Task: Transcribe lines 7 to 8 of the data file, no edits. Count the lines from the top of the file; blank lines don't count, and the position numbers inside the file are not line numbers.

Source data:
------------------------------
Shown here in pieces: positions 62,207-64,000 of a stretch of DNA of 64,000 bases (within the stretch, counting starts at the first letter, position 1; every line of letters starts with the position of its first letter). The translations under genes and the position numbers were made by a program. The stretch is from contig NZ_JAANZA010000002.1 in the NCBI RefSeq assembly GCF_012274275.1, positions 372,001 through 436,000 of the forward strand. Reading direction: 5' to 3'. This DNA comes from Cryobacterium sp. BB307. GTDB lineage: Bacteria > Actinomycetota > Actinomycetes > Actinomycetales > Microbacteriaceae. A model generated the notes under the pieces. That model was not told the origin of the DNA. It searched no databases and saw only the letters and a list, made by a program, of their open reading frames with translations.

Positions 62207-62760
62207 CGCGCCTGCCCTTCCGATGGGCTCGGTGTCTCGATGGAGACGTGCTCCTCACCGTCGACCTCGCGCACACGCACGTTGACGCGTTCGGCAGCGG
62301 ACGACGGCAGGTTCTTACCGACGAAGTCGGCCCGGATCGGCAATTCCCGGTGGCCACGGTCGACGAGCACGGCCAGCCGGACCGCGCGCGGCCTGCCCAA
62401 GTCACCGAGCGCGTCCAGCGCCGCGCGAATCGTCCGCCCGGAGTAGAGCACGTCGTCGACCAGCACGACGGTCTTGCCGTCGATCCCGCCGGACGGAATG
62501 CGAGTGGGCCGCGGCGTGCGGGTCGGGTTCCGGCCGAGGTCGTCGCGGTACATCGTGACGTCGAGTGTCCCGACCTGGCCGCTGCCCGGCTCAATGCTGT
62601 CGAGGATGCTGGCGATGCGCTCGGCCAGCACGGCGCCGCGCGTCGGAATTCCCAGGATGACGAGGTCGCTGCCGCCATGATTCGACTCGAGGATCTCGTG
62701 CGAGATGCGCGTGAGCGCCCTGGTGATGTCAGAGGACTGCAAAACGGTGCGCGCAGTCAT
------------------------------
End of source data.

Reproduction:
62601 CGAGGATGCTGGCGATGCGCTCGGCCAGCACGGCGCCGCGCGTCGGAATTCCCAGGATGACGAGGTCGCTGCCGCCATGATTCGACTCGAGGATCTCGTG
62701 CGAGATGCGCGTGAGCGCCCTGGTGATGTCAGAGGACTGCAAAACGGTGCGCGCAGTCAT